The court's analysis of the first argument required the understanding of each element to be considered. 'Natura' would be understood to mean 'nature' or similar by Spanish, Portuguese, French, English and German consumers, while 'Viva', meaning 'alive' or similar to Spanish, Portuguese, Italian and French consumers, would conjure the image of vitality of the skin, body, hair and mind. When assessed as a single word, the court determined that some of the public would perceive the NATURAVIVA mark to refer to 'living nature' or similar, while the remainder may either understand some or none of the mark. As the same imagery could be conjured by the relevant public when considering the elements either in isolation or conjunction, it was apparent that neither could be considered a dominant element. Given that both elements possessed equally weak distinctive characters, P&G's argument that the relevant public would disregard the 'Natura' element and retain 'Viva' as a more obvious descriptor for the goods and services on offer was dismissed.

In dismissing P&G's second argument, the court scrutinised the constitution of the NATURAVIVA mark, determining that a large proportion of the relevant public would perceive the word 'Viva' as a qualifying adjective to the accompanying noun 'Natura', forming the compound logical unit 'Naturaviva'. As a result, the court decided that 'Viva' did not have an independent distinctive position within the mark.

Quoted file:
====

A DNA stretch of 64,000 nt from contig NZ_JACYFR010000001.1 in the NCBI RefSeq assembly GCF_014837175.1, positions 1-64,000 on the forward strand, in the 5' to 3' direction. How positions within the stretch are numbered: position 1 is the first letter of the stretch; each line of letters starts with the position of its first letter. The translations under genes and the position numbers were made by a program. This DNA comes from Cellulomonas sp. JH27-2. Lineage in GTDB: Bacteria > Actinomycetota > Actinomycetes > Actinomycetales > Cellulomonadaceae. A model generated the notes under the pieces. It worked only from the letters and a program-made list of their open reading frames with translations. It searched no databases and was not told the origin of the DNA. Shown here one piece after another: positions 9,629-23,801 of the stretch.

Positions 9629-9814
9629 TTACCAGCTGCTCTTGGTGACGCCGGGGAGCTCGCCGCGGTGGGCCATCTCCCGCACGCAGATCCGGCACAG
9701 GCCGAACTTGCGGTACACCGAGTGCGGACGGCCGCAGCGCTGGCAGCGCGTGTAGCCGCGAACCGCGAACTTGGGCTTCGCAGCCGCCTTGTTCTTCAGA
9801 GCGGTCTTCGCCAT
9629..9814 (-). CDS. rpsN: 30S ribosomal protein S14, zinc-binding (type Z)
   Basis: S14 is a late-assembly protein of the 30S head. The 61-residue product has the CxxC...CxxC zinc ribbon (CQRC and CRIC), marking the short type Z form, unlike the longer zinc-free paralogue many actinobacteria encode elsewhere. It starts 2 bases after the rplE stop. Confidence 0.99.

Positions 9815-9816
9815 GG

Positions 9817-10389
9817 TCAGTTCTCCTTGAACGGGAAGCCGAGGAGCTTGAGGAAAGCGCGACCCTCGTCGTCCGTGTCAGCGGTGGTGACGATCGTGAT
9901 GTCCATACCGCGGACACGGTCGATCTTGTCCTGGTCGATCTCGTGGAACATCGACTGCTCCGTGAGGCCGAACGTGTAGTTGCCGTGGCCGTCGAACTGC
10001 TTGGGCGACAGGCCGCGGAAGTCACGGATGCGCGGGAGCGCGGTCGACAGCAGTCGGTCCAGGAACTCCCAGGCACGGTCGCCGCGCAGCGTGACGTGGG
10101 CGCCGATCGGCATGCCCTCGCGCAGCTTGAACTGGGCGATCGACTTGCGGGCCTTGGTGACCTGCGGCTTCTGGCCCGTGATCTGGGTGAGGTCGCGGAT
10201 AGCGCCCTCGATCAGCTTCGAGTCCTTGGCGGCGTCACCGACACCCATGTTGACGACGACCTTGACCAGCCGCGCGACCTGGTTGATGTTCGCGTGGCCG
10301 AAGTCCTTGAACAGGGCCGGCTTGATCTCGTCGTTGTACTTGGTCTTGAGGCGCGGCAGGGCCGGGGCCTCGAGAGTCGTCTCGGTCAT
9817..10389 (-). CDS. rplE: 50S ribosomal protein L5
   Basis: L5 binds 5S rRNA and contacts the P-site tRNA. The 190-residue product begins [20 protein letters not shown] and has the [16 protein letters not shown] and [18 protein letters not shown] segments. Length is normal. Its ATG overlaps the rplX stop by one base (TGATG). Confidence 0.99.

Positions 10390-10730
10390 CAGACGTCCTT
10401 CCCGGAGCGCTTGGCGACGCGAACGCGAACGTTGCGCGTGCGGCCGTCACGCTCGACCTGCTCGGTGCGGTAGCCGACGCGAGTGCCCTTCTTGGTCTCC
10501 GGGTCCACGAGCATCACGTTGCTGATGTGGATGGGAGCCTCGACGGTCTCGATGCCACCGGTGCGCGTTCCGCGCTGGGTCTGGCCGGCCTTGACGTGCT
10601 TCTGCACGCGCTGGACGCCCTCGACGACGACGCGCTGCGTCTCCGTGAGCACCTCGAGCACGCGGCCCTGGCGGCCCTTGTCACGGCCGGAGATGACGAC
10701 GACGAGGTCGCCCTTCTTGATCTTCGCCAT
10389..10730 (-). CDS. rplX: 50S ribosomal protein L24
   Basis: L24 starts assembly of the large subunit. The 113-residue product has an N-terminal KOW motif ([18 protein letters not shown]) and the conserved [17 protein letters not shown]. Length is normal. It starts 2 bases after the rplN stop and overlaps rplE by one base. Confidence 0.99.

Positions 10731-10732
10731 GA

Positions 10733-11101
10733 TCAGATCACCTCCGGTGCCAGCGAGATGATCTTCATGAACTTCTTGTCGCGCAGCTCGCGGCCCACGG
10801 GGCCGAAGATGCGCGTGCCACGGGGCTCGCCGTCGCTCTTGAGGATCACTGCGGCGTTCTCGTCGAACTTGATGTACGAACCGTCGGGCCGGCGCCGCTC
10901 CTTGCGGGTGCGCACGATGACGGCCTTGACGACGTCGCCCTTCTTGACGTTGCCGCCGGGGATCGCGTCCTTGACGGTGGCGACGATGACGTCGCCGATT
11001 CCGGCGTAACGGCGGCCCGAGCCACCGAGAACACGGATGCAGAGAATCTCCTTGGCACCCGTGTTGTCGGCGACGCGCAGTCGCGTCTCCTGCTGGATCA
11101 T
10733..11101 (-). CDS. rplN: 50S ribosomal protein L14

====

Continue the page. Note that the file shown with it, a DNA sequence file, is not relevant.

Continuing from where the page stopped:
As neither element was considered dominant, the mark had to be taken as a whole when being assessed in relation to the visual, phonetic, and conceptual similarities. Considering the visual impact of the mark, the court noted, firstly, that NATURAVIVA was longer than VIVA. Second, it determined that, because the word 'Viva' is located at the end of the mark, the element 'Natura' was likely to have more of an impact on consumers in terms of overall impression. From a phonetic point of view, on the premise that the average consumer would emphasise the beginning of the word more and that the consumer's attention would focus primarily on the first three syllables, the court decided that the phonetic sequences were different to one another. Conceptually, the court decided that the two marks were clearly dissimilar for those consumers who understood their meaning, whereas, for the rest, a conceptual comparison was irrelevant as neither have a clear or precise meaning.

As a result, the court concluded that the marks were different. Although the goods and services covered by each mark were identical, the marks themselves were visually distinct, the relevant public for whom the signs did not have a clear meaning would see them as phonetically different, and the relevant public who understood their meanings would deem them to be conceptually distinct. Following the principle that the similarity of goods and services cannot outweigh a clear lack of similarity between the two marks, the court concluded that there was no likelihood of confusion within the meaning of Article 8(1)(b). The appeal was therefore dismissed, allowing NATURAVIVA to be registered.

Mark Lubbock and Alex Cravero, Ashurst LLP, London